100daysofgrievances #1 CUSTOMERS

I have noticed an abundance of 100daysofhappiness clogging up my newsfeed of late….  Me, I prefer a rant, so apologies in advance for bombarding your newsfeed with this instead…


The topic of contrary customers is by no means an original rant… However, it is one that has not yet been exhausted. Far from it. Twice a week, I take up residence behind the bar in a traditional pub, and twice a week I am surprised by the new levels of ignorance, rudeness and idiocy that I am faced with (and reminded how many members of the general public I actively dislike…). For the sake of diplomacy, and the fact I do not wish to make enemies, I would like to point out that it is not the regular customers who generally pose the biggest threat to my sanity. The vast majority of bar-flies have long-ago been whipped into shape by long-suffering barkeeps. No, it is the infrequent (and often quite frankly intolerable) visitors who raise my hackles, and my blood pressure.

Problematic customers can broadly be split into four categories: The Comedians, The Rude, The Complainers, and The Just Plain Wrong. Sadly, these often overlap, resulting in a special kind of workplace irritant.

The Comedians is a veritable misnomer as it implies a certain level of entertainment – on the contrary, these customers are not entertaining on any level, in any way, shape or form. These are the individuals who feel it necessary to make bar-related “jokes” incessantly. You know the ones, of course you do; even if you only drink in pubs and don’t work in them, you’ve had the misfortune to have overheard them… The guy who says “har har it’s my mate’s round, I’ll have a bottle of champagne, har har har!” he can barely speak he’s amusing himself to such an extent. Or “Oh look at my pint, can I get a flake with that? har har har”. It’s not funny, not even remotely so, but it’s even less funny when you’ve heard it for the seventeenth time that week. My current landlady has previously silenced culprits of the second “joke” by producing a flake from a special box kept under the bar solely for this purpose, dropping it into the Comedian’s pint, then (this is the best bit…) charging him for it! I think the moral of this story is not to attempt to joke with stressed bar staff, they will have heard it many, many times before, and it wasn’t funny in the first place.

The Rudes is a group comprising of social inept idiots, the irony being that they often choose to congregate in that most social of settings: the local pub. There are not enough hours in the day to detail the huge number of irritating ways that this group express themselves. Perhaps a list of rules would illustrate how best ensure that you don’t get demoted into this category, as once you have been written off as a Rude by a barkeep, you need to do an awful lot of grovelling before you cease to be invisible next time you wish to wet your whistle:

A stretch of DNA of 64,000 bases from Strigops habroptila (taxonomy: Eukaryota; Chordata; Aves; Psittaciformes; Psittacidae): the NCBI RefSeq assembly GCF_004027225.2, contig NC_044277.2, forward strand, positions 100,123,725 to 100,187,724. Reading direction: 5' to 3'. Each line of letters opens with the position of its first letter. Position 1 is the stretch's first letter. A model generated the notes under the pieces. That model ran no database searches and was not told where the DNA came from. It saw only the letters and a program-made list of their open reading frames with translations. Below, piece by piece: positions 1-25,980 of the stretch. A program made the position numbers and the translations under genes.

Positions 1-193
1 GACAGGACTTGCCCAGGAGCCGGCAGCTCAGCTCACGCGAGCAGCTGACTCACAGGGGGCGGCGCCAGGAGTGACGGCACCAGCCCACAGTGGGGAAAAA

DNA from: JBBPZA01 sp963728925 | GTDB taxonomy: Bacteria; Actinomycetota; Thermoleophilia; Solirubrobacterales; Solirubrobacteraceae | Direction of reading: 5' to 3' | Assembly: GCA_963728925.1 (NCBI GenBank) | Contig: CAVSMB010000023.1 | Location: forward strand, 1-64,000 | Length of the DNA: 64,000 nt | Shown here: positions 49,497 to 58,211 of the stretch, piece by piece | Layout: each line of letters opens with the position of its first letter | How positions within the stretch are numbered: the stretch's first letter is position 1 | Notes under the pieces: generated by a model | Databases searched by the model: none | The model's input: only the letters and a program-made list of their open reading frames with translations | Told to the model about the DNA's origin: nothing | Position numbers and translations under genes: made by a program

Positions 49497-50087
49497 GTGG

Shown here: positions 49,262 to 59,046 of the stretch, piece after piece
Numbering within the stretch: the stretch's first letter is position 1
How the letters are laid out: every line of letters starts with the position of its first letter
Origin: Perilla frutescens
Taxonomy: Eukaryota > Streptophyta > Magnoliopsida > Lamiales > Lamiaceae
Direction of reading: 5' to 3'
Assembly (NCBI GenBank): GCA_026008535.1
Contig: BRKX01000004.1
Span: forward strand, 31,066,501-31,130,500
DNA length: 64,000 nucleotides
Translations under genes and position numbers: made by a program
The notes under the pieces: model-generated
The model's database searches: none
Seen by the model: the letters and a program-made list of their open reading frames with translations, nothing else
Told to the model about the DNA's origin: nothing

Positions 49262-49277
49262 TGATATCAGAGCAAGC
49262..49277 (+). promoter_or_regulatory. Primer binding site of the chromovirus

1. Always bring your glasses back to the bar. Never EVER come up to the bar and complain there are glasses on your table. If you have no arms/hands, then allow me to apologise, I will GLADLY clear your table of all its detritus. If you have fully functioning limbs, then please expect the request that I stop serving, and come and be your skivvy, to be met with the look of disdain it deserves.

2 Never click your fingers at me. Never whistle to get my attention. Never wave money in my direction. Always say please and thank you. Self-explanatory, surely?

3. Don’t assume that because I choose to work behind a bar that I am therefore lacking in brain cells. I am not, and I am also likely to be less drunk than you. Oh, and I’m the one who decides whether or not you get another drink.

4. Don’t buy me a drink and then complain about the price of it. It negates the generous gesture. It also makes you look like a stingy moron.

5. Don’t argue with me. If I say you’re not getting served, you’re not getting served. End of.

6. Don’t ask for things we clearly don’t stock. Don’t ask for the same non-stock item the next time you come to the bar, or indeed the time after that. The situation is exceedingly unlikely to have changed.

7. Work out what you are going to order before coming to the bar. Don’t think you can pay and then add on more drinks. it doesn’t work like that. I may be a lowly barmaid, but I can remember more than one drink at a time… Go on, try me!

8. Don’t throw a massive pile of change down on the bar and expect me to sort through it.  Do I really look like I have nothing better to be doing with my time?

9. If you don’t know me, don’t call me Doll Or Darlin’. Or Babe. Definitely don’t wave your cash at me whilst calling me one of the aforementioned names. If you are under the age of twenty five and refer to me by any of the above, I will ID you.

10. Don’t tell me to smile. If I were on the other side of the bar, I may be smiling. Alas, I am on my side of the bar and I am currently serving you, hence the reason I am not smiling and am unlikely to be smiling any time soon.